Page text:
The New York Times has an interesting article on the increasing popularity of video games among retirees. Sports games appeal to those no longer able to engage in stenuous physical activity. The advent of the Wii has made it possible to participate even without fine motor control. Other kinds of games, such as online card playing, Scrabble clones, and similar products are popular as means of keeping the mind active.
Not only does this make my Halo2 addiction seem somewhat less immature, it has important implications for the future of video game design and marketing:
PopCap Games in Seattle, the maker of the diversions so popular at St. Mary, says its games have been downloaded more than 200 million times since the company was founded in 2000. A spokesman said that the company was stunned by results of a customer survey last year: 71 percent of its players were older than 40, 47 percent were older than 50, and 76 percent of PopCap players were women.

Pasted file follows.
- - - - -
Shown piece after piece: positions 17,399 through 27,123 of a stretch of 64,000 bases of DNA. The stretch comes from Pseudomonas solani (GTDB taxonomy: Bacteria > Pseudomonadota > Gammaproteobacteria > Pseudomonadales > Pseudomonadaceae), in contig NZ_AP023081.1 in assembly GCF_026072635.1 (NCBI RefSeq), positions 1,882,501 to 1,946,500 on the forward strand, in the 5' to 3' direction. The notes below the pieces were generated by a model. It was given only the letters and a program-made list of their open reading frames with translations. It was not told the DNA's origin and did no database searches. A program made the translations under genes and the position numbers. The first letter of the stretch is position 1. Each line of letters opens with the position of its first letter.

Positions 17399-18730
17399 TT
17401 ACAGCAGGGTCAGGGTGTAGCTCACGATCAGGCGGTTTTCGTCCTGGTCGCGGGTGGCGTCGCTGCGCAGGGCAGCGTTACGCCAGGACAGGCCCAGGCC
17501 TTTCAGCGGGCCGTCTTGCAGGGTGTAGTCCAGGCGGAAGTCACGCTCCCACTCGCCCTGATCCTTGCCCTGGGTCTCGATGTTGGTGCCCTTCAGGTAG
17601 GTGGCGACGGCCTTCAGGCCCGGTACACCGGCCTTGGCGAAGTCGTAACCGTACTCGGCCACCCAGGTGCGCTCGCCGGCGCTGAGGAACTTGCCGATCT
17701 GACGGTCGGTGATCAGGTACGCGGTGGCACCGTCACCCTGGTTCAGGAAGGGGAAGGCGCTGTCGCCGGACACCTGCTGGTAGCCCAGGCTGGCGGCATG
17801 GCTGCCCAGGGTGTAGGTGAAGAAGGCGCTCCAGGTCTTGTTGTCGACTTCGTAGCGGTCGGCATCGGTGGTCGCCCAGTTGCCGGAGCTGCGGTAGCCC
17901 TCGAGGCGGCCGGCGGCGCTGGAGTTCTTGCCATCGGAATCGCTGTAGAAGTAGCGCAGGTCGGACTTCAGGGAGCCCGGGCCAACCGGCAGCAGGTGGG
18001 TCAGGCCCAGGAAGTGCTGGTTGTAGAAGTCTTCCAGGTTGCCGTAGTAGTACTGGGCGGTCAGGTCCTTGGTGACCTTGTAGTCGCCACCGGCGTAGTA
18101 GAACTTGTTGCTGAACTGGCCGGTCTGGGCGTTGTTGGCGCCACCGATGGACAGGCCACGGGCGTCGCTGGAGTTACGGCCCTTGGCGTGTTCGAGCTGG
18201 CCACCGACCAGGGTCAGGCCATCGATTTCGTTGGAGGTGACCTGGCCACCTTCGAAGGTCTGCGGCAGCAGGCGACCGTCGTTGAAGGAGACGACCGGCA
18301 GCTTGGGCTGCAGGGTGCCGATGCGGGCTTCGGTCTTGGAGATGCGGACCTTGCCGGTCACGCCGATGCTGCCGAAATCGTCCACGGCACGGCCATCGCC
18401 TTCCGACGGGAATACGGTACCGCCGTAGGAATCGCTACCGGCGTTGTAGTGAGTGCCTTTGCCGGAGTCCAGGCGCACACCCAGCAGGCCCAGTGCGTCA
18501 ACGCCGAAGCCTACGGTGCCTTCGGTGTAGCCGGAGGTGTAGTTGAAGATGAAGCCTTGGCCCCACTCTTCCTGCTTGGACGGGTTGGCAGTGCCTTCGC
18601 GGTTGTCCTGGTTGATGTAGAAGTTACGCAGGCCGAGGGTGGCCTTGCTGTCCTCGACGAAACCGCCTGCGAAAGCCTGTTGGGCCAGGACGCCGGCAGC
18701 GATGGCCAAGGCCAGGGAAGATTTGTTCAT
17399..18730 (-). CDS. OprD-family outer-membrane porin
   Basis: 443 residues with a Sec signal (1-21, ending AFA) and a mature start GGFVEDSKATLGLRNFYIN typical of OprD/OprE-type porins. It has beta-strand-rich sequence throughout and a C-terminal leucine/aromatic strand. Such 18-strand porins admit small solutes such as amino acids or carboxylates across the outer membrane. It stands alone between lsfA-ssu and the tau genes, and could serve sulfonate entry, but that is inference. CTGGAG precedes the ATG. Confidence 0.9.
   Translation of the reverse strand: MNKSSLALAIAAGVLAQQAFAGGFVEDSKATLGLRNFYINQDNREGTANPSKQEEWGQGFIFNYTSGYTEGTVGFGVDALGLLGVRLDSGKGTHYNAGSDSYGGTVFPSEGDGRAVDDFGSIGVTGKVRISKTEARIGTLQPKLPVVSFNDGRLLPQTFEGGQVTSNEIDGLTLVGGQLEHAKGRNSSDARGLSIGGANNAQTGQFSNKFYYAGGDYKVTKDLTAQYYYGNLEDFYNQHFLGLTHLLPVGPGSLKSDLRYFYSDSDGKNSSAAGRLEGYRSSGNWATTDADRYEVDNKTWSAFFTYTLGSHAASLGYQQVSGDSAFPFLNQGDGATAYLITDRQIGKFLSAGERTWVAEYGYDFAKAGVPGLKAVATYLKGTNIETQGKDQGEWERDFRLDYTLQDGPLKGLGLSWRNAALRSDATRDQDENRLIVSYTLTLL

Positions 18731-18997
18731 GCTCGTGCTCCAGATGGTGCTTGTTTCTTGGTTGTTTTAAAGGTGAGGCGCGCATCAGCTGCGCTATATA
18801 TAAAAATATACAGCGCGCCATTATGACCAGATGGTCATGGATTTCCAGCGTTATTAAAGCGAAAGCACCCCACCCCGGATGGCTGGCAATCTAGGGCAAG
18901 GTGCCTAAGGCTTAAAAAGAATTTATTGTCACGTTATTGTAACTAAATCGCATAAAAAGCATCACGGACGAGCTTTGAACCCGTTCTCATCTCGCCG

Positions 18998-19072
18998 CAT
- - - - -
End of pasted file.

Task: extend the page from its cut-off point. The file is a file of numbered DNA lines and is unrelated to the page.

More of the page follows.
There is a huge potential here, and I predict it will only increase. Good news for those of us looking for more ‘mature’ games (and I don’t mean Grand Theft Auto or the Playboy Mansion). Historical simulations, turn-based gaming (as opposed to RTGs), and in-depth play will be what appeals to this demographic.